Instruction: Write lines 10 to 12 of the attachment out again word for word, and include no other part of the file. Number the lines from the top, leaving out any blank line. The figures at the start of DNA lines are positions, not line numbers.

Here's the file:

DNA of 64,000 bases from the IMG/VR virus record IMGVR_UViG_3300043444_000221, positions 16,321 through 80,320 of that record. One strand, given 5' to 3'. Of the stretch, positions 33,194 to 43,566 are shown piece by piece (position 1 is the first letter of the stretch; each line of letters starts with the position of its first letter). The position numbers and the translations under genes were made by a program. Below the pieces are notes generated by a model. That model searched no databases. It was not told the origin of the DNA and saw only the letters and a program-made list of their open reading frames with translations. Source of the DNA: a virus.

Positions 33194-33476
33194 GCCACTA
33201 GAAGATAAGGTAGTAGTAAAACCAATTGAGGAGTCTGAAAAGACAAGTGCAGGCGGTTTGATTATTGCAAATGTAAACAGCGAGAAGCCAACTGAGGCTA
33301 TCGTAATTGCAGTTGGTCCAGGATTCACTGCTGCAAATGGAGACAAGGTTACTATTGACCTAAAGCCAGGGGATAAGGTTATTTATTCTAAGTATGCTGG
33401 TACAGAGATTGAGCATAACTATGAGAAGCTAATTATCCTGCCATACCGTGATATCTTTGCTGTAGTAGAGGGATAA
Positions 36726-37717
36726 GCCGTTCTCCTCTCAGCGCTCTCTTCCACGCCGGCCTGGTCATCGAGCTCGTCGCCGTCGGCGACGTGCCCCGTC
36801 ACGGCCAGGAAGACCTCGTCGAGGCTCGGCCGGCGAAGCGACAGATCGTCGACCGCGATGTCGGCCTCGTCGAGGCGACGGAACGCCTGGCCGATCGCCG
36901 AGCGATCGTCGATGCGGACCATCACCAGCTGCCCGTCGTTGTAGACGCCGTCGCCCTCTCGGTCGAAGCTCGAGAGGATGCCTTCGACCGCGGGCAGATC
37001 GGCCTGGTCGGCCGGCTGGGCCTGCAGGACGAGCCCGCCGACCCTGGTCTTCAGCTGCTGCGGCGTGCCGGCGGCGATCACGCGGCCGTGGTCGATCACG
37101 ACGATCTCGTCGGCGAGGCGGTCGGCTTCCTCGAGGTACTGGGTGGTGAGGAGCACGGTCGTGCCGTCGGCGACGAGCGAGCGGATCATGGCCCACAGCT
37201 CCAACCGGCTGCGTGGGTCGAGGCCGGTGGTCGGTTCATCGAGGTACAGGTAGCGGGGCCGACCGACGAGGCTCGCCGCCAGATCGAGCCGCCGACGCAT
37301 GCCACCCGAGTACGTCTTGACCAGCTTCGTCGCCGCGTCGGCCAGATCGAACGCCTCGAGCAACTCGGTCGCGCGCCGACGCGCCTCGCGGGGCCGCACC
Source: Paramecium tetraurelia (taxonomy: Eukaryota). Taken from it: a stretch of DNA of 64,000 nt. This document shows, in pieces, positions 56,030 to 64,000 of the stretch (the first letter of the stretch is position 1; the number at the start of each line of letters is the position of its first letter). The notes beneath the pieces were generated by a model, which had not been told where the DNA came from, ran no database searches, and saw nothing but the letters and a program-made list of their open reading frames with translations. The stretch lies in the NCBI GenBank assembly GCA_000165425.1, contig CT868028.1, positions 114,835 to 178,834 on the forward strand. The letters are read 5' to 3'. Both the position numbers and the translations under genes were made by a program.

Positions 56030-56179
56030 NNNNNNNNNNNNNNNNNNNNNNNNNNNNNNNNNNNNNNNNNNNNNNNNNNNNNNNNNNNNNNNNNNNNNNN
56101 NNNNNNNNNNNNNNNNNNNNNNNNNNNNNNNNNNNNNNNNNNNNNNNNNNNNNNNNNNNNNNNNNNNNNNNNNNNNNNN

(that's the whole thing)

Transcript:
36901 AGCGATCGTCGATGCGGACCATCACCAGCTGCCCGTCGTTGTAGACGCCGTCGCCCTCTCGGTCGAAGCTCGAGAGGATGCCTTCGACCGCGGGCAGATC
37001 GGCCTGGTCGGCCGGCTGGGCCTGCAGGACGAGCCCGCCGACCCTGGTCTTCAGCTGCTGCGGCGTGCCGGCGGCGATCACGCGGCCGTGGTCGATCACG
37101 ACGATCTCGTCGGCGAGGCGGTCGGCTTCCTCGAGGTACTGGGTGGTGAGGAGCACGGTCGTGCCGTCGGCGACGAGCGAGCGGATCATGGCCCACAGCT